Smoking changed quickly from miracle cure to common affliction.
Historians seem to agree that the first tobacco was smoked in England sometime around 1560. It was a miracle cure! Then it was a pastime for the rich. By Sir Walter Raleigh's death in 1618, smoking had become pervasive at all levels of society.
The practice crept in under the protection and prescription of the shamans of the New World. It was a cure for just about anything. The problem was, once cured, you just couldn't stop smoking.
That fact didn't show up in the first report to Raleigh on the natural crops of the Virginia colony. Thomas Hariot, author of the report, says of smokers that "their bodies are noticeably preserved in health, and know not many grievous diseases wherewithall we in England sometimes are afflicted."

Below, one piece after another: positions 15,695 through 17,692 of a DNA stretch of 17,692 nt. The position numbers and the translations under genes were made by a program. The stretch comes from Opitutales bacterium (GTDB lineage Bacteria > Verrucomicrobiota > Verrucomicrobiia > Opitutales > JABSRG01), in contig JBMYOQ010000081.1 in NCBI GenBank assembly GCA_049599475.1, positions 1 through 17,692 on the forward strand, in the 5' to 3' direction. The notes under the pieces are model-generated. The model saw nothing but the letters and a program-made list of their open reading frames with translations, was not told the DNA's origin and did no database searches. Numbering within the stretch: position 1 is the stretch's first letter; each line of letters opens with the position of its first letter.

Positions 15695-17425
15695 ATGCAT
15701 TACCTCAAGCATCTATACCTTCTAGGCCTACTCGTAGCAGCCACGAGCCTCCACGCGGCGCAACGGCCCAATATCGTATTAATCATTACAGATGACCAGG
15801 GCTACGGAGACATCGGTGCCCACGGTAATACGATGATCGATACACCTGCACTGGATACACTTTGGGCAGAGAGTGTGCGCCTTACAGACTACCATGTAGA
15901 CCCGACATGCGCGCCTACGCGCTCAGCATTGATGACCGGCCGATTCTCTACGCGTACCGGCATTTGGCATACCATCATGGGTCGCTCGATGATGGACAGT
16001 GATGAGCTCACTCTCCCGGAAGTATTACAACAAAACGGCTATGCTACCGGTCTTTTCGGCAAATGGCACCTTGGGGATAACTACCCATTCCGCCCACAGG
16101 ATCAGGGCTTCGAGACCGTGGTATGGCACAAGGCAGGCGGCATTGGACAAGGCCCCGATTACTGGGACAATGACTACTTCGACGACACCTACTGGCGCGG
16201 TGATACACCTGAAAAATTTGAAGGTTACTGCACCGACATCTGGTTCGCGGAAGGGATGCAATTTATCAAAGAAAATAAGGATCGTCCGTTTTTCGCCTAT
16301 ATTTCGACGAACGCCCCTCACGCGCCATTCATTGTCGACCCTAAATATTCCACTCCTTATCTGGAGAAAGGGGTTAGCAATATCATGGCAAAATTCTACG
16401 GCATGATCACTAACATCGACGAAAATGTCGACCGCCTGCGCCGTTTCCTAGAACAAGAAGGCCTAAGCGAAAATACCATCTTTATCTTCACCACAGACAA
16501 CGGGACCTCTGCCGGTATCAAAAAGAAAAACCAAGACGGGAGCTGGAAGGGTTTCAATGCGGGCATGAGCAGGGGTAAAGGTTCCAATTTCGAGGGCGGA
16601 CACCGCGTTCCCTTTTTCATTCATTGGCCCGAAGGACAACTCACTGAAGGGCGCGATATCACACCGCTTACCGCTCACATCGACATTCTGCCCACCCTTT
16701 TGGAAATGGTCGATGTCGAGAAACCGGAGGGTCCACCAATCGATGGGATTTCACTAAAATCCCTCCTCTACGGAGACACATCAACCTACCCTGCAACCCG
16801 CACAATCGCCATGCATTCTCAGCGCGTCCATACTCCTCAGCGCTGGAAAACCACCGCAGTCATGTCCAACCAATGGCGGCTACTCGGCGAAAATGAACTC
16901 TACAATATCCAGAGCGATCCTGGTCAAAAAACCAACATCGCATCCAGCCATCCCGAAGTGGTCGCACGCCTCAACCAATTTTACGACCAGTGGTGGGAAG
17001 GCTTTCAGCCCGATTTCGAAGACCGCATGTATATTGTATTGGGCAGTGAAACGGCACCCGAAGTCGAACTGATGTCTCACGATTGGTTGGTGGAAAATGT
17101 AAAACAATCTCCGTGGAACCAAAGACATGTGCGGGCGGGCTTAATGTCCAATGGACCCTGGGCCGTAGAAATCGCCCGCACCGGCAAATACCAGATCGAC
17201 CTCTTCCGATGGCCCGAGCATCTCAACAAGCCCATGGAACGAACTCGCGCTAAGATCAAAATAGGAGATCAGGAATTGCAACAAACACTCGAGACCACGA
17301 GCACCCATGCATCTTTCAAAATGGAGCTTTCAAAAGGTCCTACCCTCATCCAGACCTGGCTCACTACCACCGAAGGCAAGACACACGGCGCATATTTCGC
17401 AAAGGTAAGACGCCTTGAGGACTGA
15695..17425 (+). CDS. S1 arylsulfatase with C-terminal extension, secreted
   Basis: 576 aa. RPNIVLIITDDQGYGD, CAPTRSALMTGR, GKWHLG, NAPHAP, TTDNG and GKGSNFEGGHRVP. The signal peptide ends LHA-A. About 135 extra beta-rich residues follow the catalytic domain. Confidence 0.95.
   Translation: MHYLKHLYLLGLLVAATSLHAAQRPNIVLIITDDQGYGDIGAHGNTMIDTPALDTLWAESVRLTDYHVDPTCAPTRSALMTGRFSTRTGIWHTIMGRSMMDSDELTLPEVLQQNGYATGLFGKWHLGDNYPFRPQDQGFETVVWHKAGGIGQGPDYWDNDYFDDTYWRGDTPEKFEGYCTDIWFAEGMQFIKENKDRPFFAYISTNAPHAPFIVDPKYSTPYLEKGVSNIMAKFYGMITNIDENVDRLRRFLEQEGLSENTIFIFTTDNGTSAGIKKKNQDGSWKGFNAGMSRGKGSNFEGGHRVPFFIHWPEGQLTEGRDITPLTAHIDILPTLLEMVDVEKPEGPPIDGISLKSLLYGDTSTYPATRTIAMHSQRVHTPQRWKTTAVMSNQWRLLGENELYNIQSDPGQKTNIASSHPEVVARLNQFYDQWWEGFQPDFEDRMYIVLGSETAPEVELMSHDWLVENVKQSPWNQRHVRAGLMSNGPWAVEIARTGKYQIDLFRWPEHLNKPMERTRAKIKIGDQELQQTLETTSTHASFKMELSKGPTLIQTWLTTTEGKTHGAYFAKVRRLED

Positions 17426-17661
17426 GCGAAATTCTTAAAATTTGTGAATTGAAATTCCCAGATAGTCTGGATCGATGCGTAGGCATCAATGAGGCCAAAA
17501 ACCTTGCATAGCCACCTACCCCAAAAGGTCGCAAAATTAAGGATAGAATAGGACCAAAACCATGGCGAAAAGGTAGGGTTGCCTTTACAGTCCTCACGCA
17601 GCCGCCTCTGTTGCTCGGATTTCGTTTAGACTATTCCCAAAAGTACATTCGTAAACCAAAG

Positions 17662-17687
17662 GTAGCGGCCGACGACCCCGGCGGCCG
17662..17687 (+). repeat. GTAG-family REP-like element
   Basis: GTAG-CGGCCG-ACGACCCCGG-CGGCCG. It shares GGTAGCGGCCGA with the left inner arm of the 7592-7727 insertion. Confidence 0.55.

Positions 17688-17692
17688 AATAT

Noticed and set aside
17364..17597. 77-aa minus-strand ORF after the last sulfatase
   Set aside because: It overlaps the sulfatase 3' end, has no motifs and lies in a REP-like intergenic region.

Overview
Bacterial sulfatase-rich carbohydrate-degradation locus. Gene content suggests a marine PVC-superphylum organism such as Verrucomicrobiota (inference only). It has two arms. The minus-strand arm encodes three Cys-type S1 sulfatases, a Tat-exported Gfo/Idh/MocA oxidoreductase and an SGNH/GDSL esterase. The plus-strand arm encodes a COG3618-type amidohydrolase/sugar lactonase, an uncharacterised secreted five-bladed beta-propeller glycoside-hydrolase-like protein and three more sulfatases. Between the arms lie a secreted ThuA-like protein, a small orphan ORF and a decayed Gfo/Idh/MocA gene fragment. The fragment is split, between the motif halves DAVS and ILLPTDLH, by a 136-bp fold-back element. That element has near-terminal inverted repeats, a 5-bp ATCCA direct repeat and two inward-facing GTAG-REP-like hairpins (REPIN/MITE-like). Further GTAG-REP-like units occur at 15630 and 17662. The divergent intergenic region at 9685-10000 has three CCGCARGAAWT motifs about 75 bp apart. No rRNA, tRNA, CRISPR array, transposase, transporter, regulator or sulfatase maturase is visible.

Interestingly, these claims were greeted with euphoria and skepticism from the outset. But no one could take away from the idea that the practice was exotic and very fashionable. The social appeal only added to the addiction.
Historians torment themselves over defining the point at which smoking shifted from medical practice to daily habit in Europe. Of course, doctors will tell you it happens at the point at which you first try it, for whatever reason.